DO YOU REMEMBER TRUNK CALLS?

800x600_TRUNK-calls

READ TIME: 1.30 SECONDS

There was a time when speaking long distance evoked an excitement, a feeling of connection, of anticipation – almost as if we were being transported to another world just by virtue of the mechanism involved in long distance telephone calls.

Today, we pick up a telephone or use an app and are able to connect with somebody on the other side of the world all on our own – no telephone operator, exchange or assistance needed. It’s all in our hands, it really is!

Long before man was able to communicate over long distances, elephants and other animals were communicating via soundwaves and other means not known to man. This was at a time when I would daresay, that mankind cohabited with nature without the wanton destruction of natural resources that we see today.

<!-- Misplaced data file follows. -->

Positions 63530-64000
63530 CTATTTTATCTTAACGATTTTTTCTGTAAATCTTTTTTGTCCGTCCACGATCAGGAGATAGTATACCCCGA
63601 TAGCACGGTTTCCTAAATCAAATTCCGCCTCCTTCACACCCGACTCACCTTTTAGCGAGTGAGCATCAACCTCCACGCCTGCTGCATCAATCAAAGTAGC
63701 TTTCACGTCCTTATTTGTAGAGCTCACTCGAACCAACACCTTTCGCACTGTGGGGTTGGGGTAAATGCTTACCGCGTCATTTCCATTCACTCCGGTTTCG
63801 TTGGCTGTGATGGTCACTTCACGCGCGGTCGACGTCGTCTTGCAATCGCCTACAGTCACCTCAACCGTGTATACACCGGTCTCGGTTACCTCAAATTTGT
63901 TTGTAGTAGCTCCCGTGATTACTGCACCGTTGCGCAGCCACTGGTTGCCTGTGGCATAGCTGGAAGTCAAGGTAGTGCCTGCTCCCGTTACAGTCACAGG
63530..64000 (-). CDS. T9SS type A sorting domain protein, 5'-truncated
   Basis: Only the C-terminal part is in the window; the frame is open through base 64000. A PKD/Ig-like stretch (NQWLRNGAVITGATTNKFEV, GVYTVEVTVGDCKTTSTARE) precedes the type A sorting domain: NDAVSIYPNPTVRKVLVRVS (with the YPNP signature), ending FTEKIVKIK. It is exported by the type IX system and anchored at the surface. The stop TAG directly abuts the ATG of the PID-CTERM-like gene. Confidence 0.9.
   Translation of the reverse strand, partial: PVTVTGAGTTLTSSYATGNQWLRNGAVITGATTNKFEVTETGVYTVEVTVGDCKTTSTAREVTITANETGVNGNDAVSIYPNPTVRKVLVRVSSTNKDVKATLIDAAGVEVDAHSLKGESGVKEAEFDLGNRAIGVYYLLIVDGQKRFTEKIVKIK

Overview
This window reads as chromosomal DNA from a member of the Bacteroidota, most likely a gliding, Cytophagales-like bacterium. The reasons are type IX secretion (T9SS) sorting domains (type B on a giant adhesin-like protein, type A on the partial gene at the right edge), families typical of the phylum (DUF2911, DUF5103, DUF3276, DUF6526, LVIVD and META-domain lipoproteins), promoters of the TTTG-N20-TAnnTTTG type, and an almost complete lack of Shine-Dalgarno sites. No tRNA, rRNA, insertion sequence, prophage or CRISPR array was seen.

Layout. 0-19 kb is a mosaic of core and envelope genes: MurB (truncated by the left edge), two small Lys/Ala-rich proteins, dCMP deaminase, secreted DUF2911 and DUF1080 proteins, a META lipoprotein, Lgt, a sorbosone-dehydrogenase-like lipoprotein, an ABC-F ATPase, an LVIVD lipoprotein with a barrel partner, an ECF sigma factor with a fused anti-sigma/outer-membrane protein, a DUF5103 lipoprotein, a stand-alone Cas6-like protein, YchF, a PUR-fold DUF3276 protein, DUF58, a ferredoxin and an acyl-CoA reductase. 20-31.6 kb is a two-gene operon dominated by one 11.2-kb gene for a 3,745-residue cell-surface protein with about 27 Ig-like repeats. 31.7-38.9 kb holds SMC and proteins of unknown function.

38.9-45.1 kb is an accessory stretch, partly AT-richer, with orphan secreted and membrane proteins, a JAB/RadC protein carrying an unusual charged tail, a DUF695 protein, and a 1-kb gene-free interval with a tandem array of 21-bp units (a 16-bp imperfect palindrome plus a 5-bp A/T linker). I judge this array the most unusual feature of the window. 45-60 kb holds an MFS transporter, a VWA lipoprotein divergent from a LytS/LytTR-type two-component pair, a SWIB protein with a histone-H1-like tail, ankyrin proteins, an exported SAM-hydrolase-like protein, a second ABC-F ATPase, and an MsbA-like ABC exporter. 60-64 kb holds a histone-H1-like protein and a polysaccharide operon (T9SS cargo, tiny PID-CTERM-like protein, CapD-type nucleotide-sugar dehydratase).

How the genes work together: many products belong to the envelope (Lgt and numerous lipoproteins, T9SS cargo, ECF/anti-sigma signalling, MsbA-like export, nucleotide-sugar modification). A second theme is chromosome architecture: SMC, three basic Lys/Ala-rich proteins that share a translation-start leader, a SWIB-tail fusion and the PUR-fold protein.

In the last century and perhaps even earlier, the need to communicate between species for reasons that I call unnatural – that is not for purposes of everyday life but for purposes of survival – became ever more necessary. As man began his ruthless pursuit of animals for products such as ivory, rhino horn etc., so grew the need for animals to communicate their fear and message to flee from this new enemy – the technologically ‘advanced’ man! Man has never found answers to this silent communication through which animals such as elephants or even dolphins can convey, over great distance, imminent danger.

That the elephant’s trunk call has become an impassioned call for survival and escape from people – I won’t call them humans – bent on exploiting a resource even to extinction surely reflects on our own short-sighted thinking? The days of ‘trunk calls’ were days of slower pace, when perhaps we had more time to contemplate our next step, whereas today, man seeks immediate gratification. I yearn for a time when we will take the time to stop, to think and to ‘hold the line’ until we have a better connection both among ourselves and with the natural kingdom with whom we share this planet.

WRITTEN BY ROBERT SCHNEIDER 

Related posts